From 1964 the 4001S was sold in the UK through Rose-Morris as the company's model 1999 and retailed for 175 guineas (£183.75, about $515 then; around £2,120 or $2,970 in today's money). McCartney used this bass a great deal throughout the remaining years with The Beatles as well as later during his solo career. Along the way, McCartney would have several alterations made to the instrument, which he still owns personally at time of writing.
I JUST PICKED UP THE SITAR AND KIND OF FOUND THE NOTES.
George Harrison, who discovered an affinity with Indian music during the filming of Help!, and first used the sitar in the studio on Lennon's 'Norwegian Wood'
During their rest in Hollywood, the group had time to hang out with LA's latest smash group The Byrds. According to ex-Epstein assistant Derek Taylor, by now working for an LA radio station. The Beatles even managed a studio visit. On his liner notes to The Byrds' Turn! Turn! Turn! album, Taylor wrote: "Two of the Fab Four came to the recording sessions at Columbia's Hollywood studios when they could have been sprawling beside their Bel Air pool gazing at Joan Baez. Some choice. Anyway, down from the hills rode George and Paul because they'd liked The Byrds' 'Mr Tambourine Man', and they know that a record like that doesn't happen by accident. ('Ho,'John had said, 'The Byrds have something,' and the others had nodded.) So there they were, at Columbia - bachelor Beatle twosome, denims and fringes and so much experience, heads bent to pick up the sound-subtleties of the Los Angeles Byrds, whom The Beatles publicly named as their fab gear lave rave American group." 14
Byrds guitarist Roger McGuinn recalls spending time with The Beatles. "We talked a lot about old records, like Gene Vincent, Carl Perkins and of course Elvis. I remember being at their house the day they went to meet Elvis and they wouldn't let me tag along," McGuinn laughs. "I wanted to go with them, but they wouldn't let me." So The Beatles had influenced The Byrds ... and then in turn The Byrds gained The Beatles' respect and in some ways influenced them. It wasn't long before Harrison started to wear "granny" glasses (like McGuinn's), to make good use of his new-style Rickenbacker 12-strmg (exactly like McGuinn's, except for colour), and to write 'If I Needed Someone', a song that chimes with Byrds-like echoes.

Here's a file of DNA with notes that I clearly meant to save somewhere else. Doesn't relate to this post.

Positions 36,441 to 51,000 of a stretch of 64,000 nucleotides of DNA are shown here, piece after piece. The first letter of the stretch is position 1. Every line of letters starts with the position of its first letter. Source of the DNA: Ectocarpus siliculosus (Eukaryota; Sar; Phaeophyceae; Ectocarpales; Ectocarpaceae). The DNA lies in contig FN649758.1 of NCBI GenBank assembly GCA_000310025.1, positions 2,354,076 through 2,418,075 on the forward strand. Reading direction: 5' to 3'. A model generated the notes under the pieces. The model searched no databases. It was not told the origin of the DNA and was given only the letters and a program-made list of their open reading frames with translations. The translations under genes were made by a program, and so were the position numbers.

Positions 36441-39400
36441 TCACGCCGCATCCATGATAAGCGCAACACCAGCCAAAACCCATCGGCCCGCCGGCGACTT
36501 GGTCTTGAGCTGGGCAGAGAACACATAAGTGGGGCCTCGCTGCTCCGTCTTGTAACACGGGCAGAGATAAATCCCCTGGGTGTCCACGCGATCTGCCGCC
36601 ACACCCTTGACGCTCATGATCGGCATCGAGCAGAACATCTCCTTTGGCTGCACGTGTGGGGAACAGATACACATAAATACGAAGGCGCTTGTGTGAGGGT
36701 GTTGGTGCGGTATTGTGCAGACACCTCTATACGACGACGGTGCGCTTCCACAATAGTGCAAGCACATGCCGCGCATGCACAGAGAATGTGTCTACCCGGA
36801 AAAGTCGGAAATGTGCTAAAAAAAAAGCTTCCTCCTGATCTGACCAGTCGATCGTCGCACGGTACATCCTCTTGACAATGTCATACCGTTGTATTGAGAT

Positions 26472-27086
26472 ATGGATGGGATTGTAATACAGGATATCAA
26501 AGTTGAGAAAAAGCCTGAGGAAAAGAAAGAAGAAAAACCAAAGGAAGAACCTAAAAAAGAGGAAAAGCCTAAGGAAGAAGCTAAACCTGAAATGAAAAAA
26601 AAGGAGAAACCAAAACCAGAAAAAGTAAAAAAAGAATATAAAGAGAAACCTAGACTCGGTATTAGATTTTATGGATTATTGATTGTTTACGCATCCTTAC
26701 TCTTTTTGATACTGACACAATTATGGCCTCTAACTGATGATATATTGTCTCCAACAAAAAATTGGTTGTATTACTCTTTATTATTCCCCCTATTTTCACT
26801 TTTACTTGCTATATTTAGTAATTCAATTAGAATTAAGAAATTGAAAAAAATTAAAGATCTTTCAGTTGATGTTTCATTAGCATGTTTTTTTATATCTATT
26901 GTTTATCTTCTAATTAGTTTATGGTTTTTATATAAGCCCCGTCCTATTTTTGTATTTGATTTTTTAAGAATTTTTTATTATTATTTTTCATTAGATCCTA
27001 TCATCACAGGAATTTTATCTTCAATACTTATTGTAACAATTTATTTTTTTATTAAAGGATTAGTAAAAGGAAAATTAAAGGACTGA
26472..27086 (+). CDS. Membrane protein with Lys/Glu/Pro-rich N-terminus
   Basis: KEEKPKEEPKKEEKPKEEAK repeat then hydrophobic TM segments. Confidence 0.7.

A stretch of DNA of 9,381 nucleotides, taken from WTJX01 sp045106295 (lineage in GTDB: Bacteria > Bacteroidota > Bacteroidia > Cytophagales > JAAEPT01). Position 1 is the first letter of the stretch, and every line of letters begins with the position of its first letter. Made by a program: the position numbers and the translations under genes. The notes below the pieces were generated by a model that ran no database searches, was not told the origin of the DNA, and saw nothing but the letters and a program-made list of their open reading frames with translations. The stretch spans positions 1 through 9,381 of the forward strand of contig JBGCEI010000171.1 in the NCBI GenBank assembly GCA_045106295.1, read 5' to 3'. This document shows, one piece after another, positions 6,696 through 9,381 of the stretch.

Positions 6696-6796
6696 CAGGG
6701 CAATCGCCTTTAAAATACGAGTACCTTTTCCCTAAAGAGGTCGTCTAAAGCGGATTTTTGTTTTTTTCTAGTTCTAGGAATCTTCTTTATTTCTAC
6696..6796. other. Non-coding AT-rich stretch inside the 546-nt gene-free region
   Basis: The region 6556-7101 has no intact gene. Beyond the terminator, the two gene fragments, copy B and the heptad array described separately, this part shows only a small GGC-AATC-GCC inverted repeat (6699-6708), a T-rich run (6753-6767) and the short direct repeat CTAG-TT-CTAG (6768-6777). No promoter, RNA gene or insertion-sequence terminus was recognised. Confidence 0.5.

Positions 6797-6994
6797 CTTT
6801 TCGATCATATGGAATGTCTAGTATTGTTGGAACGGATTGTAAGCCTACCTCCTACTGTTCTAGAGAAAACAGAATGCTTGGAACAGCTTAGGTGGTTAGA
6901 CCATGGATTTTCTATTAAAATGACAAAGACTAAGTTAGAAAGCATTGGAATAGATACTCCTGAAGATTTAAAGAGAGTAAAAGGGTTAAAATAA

To finish up their tour, The Beatles played two consecutive nights at the Hollywood Bowl in Los Angeles on Sunday August 29th and Monday 30th. Once more, Capitol Records recorded these performances, but as with the 1964 recordings made at the venue the tapes were shelved and remained unreleased until 1977 and The Beatles At The Hollywood Bowl LP.
The final date of the group's 1965 American tour was in San Francisco at the Cow Palace, on August 31st. The following day they travelled home to Britain, a million dollars richer, and began a much-needed six-week break in the action. The success of the American tour was immediately reported in the British press - and Vox started a new ad campaign using photos from the group's already famous Shea Stadium concert.
During their time off Harrison experimented with his Gibson J-160E, moving its P-90 pickup from its original location close to the neck to a new position near the bridge. Holes were drilled into the face of the guitar to accommodate the six polepieces of the pickup. Harrison seems to have been trying to get a different or better sound from the instrument, but the pickup would not stay in its new position for long.
A 1965 Rickenbacker 360-12 like the
one that George acquired during the
group's '65 US tour. It was his second
360-12, with Rickenbacker's new
"rounded" body style. George used his
in the studio and live from the end of 1965 and into '66. The photo on the far right shows George being presented with his new Rick 12 by B-Sharp Music at a press conference in Minneapolis.